8. Power Pose For 5 minutes before each presentation, take on a 'Power Pose' - this is standing tall and straight with shoulders back, loose arms and open stance - this facilitates the diaphragmic breathing. Posted by Gareth Humphris 5 Stand tall, shoulders back, head up so that the head and spine are aligned, eyes to the horizon, shoulders down and arms relaxed Peter McCann
  9. Start with a Story from 6 Your Life Start with a story from your life. That will calm you down and you'll get your brain in the right place. Lorie Eber
  10. Breathe Breathing: take several quick, short breaths through the nose and exhale from the mouth; then a long, slow inhale through the nose and a long slow exhale through the mouth; then, a long, slow inhale through the nose and 7 hold for five seconds, then a long, slow exhale through the mouth and hold empty for five seconds. (This breathing takes practice, maybe for a week or more to become skillful and natural.) Peter McCann By taking a deep breath, exhale slowly before going in front of a group of people. Madeline Case
  11. smile When you practice and when you speak, look out to the middle of the audience. Smile at someone in the middle and imagine that person is friendly and interested. Speak to that person for a few seconds. Then, look 8 to the left or right side and smile at someone and imagine that person is friendly and interested. Continue. (And, people are almost always friendly and interested!) Peter McCann
  12. Know the Venue If possible, get to the venue with time to spare. Stand at the place from which you will present, look into every corner of the 9 room/hall/space, take a deep, slow, mindful breath, filling your lungs. Exhale slowly and allow your positive energy to fill the room. You might then go to each corner of the room, turn and look at the space or place from which you will present, and, again, fill the room with your positive energy - get a sense of the proportions of the room and fully realize the implications of filling it with YOUR energy, into which you will welcome the audience! Michael Mallows
  13. Be Genuine Genuinely You: Remembering that a true diamond has flaws, excellence is your goal, not perfection. 10 Genuinely Interested: Be more focused on your audience and their needs, versus how you are being perceived. Genuinely Engaged: A succesful speaker understands that a presentation is a conversation, not a lecture, and that it's important to listen to the audience with your eyes and ears to engage them fully. Fear naturally disappears when you're focused on the value of what you have to give.... Rebecca Herrera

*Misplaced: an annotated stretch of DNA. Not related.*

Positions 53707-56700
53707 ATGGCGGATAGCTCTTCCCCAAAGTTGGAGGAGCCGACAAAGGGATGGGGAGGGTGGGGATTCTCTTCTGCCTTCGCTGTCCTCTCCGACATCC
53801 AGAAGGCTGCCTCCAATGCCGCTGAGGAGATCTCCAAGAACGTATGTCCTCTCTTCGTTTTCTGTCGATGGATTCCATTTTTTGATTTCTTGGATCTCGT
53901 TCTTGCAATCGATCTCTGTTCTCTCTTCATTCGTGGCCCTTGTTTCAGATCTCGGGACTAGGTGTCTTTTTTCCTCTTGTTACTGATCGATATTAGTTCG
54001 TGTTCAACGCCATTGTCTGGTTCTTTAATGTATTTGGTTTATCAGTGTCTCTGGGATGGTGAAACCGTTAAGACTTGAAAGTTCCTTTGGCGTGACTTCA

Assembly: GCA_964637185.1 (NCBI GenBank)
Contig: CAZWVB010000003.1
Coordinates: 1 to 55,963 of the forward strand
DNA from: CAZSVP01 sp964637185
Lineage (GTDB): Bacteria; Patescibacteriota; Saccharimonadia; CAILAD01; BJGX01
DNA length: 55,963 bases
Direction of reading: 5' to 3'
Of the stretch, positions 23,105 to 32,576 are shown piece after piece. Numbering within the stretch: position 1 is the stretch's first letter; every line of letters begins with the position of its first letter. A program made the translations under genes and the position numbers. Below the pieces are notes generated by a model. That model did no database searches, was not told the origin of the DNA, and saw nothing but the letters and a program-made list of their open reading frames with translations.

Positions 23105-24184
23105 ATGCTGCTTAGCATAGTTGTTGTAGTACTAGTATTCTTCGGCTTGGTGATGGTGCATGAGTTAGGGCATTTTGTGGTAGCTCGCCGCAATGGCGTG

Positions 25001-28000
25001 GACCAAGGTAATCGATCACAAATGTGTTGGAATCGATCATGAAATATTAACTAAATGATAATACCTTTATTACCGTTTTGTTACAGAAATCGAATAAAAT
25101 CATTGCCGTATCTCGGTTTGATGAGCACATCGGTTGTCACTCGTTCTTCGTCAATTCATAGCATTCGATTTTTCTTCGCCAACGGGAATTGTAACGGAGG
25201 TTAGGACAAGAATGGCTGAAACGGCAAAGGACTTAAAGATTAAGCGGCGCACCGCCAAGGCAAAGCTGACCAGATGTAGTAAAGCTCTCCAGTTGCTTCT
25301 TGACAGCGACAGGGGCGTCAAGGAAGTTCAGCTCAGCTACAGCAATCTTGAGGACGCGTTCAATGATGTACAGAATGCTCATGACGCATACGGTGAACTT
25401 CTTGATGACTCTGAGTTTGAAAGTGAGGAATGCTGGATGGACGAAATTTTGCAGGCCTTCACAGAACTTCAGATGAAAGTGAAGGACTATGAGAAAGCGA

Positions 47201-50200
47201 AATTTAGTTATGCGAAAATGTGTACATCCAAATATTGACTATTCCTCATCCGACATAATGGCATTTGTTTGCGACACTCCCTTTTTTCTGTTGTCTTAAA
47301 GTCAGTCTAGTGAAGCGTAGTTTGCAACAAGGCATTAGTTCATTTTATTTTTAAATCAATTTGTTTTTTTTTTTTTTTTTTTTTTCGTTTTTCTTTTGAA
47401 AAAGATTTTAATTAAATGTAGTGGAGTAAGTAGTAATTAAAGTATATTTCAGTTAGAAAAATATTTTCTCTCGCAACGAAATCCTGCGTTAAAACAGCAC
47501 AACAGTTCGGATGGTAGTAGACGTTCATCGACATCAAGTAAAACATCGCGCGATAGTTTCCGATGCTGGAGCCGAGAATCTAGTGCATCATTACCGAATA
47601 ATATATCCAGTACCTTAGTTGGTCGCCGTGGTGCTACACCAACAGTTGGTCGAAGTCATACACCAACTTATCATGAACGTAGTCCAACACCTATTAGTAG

14. Focus on Your Audience 11 Focus on the Audience and ask yourself: "What can I offer them?", "How can I add value to them?". When your thoughts completely at the audience, they are away from you and fear can't exist. Georg Wanek
  15. Embrace the Fear 12 Fear of speaking is often fear of being afraid! Welcome the nerves. Embrace the fear. Fear initiates adrenaline flow. Adrenaline creates energy that generates the will to perform with enthusiasm, engagement - even excitement. Share adrenaline-induced dynamism with your audience. Revel in and thrive on their reflected vitality. When the pheromones start pinging round the room, know that you’ve overcome the fear and truly connected with your audience. Roger Harding
  16. Don’t Worry 13 about Making Mistakes I heard somebody advise once that the best thing to keep in mind is that the audience is thinking "glad it's not me" and they are on your side - so if you do make a mistake, they understand... Susan Walker
  17. Display Confident 14 Body Language Display confidence via body language. Negative body language tells the audience you are nervous. Avoid touching the head/neck, looking at your feet, shoving hands in pockets. Act like you know what you are doing. Harry Hall
  18. Wrap Up So, next time you feel the butterflies in your stomach, use the following 14 tips shared by our experts:  Prepare, prepare, prepare’  Practice in front of a group of people  Practice with video  Get as much stage time as possible  Use the power pose  Start with a story from your own Life  Use breathing techniques to calm down  Visualize  Know the Venue where you will be speaking  Be genuine  Focus on your audience  Embrace the fear  Don’t worry about making mistakes  Display confident body language